By Bernard Haber
To preserve the Douglaston – Little Neck area, CB 11 initiated a 197A Plan which applied zoning changes to the commercial Northern Boulevard and the residential areas north and south of the boulevard. This type of plan is usually prepared by a consultant at a substantial cost to the city, but because of the professional capability of the board, the plan was prepared by a few board members and staff.
The city planning commission rezoned most of the residential plan proposed by the board. The commercial changes are still under discussion. In 1998 Douglas Manor’s 500 homes were designated a city landmark and the area known as Douglaston Hills was designated by the National Trust as an historical area in 2000. This was strongly supported by CB 11 protecting the area’s significant homes from being demolished and redeveloped without city approval.
Much of the time spent by the Community Board concerns Uniform Land Use Review Procedure (ULURP) items. Over the years we have had many important zoning and variance issues come before the board.
Most recently, in 1998 an eight-story apartment house was planned for an empty property on Douglaston Parkway which would have been adjacent to a 31-foot one-family house. A variance by the Board of Standard and Appeals was required by the builder. Major opposition by the community, civic associations and CB 11 forced the builder to withdraw the application. With the help of our legislators the land, directly adjacent to Oak Lake (which is owned by the Parks Dept.) was bought by the city and added to the park system.
Also on Douglaston Parkway and Northern Blvd. in the mid 1990’s a developer bought an active gas station with the intent of building a nine-story apartment house on the half acre of land. CB 11 got the builder to withdraw his application and scale down the development to the CVS that is located there today.
The 21st Century
• Northern Boulevard between Francis Lewis Boulevard and Bell Boulevard immediately after World War II became one of the major automobile-related business areas in Queens County. These businesses existed before much of the residential build-up occurred in Bayside. Prior to 1950 many of the garden apartments and one and two family homes did not exist. Zoning regulations at the time of the expansion of the businesses were from 1918. It wasn’t until 1961 that the zoning laws changed. However, most of the auto related businesses were grandfathered under the 1918 regulations. Only changes to their existing use or expansion required review by the BSA.
This business strip over the years has expanded and grown with eating establishments, medical facilities, plumbing supplies, office buildings and other retail establishments in addition to the auto related business providing substantial employment to the area. Since 1969, CB 11 has been involved with many issues and variance applications on both the north and south side of Northern Blvd.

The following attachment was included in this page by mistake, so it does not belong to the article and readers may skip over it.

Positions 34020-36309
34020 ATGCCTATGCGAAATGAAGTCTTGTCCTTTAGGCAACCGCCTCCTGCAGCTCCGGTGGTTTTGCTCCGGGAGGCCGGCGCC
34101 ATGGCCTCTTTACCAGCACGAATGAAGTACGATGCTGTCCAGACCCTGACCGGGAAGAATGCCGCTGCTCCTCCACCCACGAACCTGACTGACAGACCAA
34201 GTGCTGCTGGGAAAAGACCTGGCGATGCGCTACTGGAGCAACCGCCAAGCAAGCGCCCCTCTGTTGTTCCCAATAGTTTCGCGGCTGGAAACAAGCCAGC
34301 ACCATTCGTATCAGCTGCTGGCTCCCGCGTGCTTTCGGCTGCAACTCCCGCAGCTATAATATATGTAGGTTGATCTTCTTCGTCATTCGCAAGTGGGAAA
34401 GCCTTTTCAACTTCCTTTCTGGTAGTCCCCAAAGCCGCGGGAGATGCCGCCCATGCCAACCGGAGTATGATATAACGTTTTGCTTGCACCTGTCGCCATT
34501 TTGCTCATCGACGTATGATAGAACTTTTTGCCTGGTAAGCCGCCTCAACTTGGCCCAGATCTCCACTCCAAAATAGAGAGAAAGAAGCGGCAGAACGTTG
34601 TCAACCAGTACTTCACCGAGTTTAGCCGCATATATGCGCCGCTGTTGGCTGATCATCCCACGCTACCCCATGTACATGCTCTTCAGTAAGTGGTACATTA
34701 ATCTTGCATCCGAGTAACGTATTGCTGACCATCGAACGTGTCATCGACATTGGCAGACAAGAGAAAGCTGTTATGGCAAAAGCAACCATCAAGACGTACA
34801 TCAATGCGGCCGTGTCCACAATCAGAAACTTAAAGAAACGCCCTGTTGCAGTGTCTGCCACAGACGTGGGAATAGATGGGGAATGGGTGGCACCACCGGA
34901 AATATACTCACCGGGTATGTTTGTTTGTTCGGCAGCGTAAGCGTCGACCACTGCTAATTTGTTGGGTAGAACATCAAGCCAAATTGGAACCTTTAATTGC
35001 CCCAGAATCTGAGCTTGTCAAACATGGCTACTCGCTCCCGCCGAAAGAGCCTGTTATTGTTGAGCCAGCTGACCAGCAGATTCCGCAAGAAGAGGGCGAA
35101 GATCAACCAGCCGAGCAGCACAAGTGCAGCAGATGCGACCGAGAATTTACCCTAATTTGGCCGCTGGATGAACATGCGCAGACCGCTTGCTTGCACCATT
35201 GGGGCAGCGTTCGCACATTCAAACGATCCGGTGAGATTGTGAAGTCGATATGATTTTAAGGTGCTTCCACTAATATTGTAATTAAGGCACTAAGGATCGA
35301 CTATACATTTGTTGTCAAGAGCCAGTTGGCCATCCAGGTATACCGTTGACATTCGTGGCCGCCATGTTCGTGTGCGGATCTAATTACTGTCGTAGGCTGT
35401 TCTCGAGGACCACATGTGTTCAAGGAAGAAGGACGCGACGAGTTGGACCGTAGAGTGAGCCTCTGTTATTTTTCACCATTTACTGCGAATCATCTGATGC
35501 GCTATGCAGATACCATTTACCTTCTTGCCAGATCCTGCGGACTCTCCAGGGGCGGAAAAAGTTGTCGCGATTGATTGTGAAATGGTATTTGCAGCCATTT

These have been reasonably divided in location and recommendations made by CB 11. Unfortunately traffic, automobile ownership and need for auto service has grown at least 10-fold since the 1950s when few families owned an automobile. Today the average family in Bayside owns two and many own three cars. The impact of air and noise pollution on these families living adjacent to the Northern Boulevard automobile strip is substantial.
CB 11 has asked the city to monitor the negative impacts on the surrounding community and develop ways to mitigate these impacts. Hopefully, with new technology and careful administration by the city, this problem can be overcome. However, any attempt to remove these businesses would be a very difficult task resulting in decades of litigation. The City of New York probably would not undertake such action.
CB 11 has been successful in changing the zoning of the area along 45th Road from commercial to residential. Should an auto-related or other objectionable business leave 45th Road, CB 11 is pledged to recommend that its replacement must adhere to the new and underlying zoning of the property. Thus many of the commercial high use groups which create objectionable impacts may eventually disappear.
• The Northern Boulevard Bridge over the Cross Island Parkway was reconstructed with work starting in late 1998 and completing in October 2000. Although detours were required, four lanes of traffic were always available and traffic generally moved through the construction without delay. The planning involved substantial input by CB 11 to ensure the maintenance of traffic during the construction. CB 11 monitored every step of the construction and advised NYCDOT during the various stages of how traffic improvements could be made which NYCDOT implemented in a cooperative effort with the community.